Selection of cases and referents
From the 672 subjects interviewed cases and referents for the analyses of risk factors for depression, or anxiety, were selected as follows: cases were those with a diagnosis of depression, or anxiety, regardless of whether they originated from the group with high or low well-being according to the mailed questionnaire in the second phase of the study. Of the 51 cases of depression five originated from the group with high well-being. Of the 103 cases with anxiety disorders 25 originated from the group with high well-being.
Referents were those with high well-being according to the mailed questionnaire in the second phases of the study and who were not given any psychiatric diagnosis in the interview. There were 322 referents who met these criteria.
All the variables analysed are depicted in figure 1 according to the time when the information was collected
Results are reported for men and women together because there were few men with the diagnoses. Sex, however, was always included as an independent variable in the analysis. Logistic regression analyses were performed in four steps. First, analyses of the relation between each independent variable and the outcome were made. Second, multivariate analysis was performed with all work-related variables, which showed a p value ⩽0.2 in the first step, included. Third, the same work-related variables were included together with the non-work variables, which showed a p value ⩽0.2 in bivariate analysis. In a fourth step, symptoms of mental illness at baseline were added to the final model. All analyses were performed with the SPSS version 13.0 computer package.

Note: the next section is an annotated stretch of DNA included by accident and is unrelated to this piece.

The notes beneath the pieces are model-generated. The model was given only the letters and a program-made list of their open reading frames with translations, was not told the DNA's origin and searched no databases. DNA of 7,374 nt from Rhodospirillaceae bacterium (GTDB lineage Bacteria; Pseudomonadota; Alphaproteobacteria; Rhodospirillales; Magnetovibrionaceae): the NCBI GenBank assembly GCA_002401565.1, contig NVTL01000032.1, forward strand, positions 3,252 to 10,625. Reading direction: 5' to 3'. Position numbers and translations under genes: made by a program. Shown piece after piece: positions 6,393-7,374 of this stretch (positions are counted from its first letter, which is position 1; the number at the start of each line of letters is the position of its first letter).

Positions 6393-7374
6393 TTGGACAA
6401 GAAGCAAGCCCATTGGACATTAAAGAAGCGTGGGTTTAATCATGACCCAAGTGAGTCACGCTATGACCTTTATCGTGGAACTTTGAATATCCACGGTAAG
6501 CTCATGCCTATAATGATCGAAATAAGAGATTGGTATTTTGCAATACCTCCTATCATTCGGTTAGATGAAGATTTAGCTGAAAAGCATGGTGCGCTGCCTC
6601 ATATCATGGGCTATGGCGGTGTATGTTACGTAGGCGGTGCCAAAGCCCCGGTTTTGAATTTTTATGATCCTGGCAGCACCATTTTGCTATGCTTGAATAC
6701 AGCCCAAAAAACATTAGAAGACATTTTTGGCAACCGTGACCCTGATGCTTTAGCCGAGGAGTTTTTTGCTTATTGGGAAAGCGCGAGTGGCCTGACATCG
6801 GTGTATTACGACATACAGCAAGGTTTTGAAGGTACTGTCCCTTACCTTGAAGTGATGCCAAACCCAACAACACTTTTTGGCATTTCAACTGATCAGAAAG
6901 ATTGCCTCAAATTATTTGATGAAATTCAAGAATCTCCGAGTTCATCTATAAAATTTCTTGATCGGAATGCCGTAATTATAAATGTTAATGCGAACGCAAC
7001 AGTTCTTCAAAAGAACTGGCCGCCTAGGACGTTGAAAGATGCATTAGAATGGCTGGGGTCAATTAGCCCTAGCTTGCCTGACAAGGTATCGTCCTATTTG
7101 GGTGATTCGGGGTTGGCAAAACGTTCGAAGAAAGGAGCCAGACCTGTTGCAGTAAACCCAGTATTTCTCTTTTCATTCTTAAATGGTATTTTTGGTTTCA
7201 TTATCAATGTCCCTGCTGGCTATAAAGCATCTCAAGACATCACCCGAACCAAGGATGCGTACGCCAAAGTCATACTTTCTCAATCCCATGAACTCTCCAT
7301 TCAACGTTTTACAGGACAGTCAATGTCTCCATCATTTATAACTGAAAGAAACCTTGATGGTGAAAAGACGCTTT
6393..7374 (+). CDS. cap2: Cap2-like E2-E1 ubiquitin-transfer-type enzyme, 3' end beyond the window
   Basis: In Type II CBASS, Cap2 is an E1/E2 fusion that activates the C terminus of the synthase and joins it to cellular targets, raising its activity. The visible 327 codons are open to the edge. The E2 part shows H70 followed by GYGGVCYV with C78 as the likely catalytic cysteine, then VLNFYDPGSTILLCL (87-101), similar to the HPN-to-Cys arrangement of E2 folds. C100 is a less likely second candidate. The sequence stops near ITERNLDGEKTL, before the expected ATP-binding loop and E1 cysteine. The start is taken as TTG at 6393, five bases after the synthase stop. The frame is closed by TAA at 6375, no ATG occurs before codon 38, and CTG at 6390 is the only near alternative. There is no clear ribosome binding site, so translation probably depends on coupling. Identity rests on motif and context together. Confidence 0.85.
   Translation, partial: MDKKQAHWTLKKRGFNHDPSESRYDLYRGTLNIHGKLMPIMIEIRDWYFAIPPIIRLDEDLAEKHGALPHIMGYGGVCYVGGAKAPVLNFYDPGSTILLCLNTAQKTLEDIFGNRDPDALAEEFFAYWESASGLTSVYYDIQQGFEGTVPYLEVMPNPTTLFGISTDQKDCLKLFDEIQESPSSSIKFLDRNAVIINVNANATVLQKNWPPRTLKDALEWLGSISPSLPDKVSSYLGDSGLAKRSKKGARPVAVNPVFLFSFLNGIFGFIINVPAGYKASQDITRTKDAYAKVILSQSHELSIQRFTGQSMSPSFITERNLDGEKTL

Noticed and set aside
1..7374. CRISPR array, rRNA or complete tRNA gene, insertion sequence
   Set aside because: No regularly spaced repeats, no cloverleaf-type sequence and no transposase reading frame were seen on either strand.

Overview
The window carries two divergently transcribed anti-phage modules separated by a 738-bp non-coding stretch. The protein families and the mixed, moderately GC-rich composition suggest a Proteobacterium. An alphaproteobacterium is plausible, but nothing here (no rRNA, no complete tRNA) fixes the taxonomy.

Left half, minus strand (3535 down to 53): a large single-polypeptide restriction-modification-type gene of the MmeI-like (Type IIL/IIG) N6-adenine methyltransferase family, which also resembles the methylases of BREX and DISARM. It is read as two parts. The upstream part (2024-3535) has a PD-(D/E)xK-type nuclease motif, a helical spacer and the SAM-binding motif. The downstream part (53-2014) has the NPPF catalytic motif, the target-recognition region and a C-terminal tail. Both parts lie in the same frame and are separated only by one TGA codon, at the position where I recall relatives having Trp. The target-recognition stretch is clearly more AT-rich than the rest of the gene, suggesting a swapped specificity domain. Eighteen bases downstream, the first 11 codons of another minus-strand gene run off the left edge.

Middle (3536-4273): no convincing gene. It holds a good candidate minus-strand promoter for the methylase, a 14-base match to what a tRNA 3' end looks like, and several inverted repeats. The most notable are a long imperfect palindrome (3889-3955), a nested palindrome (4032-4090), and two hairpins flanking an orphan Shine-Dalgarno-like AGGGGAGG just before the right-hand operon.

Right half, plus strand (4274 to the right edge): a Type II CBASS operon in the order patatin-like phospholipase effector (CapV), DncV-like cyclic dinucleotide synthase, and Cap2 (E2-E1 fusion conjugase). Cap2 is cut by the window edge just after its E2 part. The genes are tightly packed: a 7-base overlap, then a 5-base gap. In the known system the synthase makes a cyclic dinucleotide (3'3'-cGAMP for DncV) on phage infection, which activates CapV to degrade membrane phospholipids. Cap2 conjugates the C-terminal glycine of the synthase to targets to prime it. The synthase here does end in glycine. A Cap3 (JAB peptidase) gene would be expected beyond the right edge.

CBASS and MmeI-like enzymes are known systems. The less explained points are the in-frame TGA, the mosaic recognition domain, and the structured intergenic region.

Hindrances concerning lack of instrumental support from colleagues and supervisors and deterioration in work characteristics during the studied period were related to diagnoses of depression also after adjusting for other potential risk factors outside work, and symptoms of mental illness at baseline (table 2). Financial difficulties, several life events and symptoms of mental illness reported at baseline were also related to depression (table 2). In separate analyses for each sex results were similar but with less precision due to the smaller number of subjects.
Most work characteristics were associated with an increased odds ratio for anxiety in bivariate analysis but did not remain statistically significant when non-work independent variables and symptoms of mental illness at baseline were adjusted for. Symptoms of mental illness at baseline, financial difficulties and being female were significantly related to anxiety in the final model (table 3). When analysis for each sex were conducted the results were similar but with less precision due to the smaller number of subjects.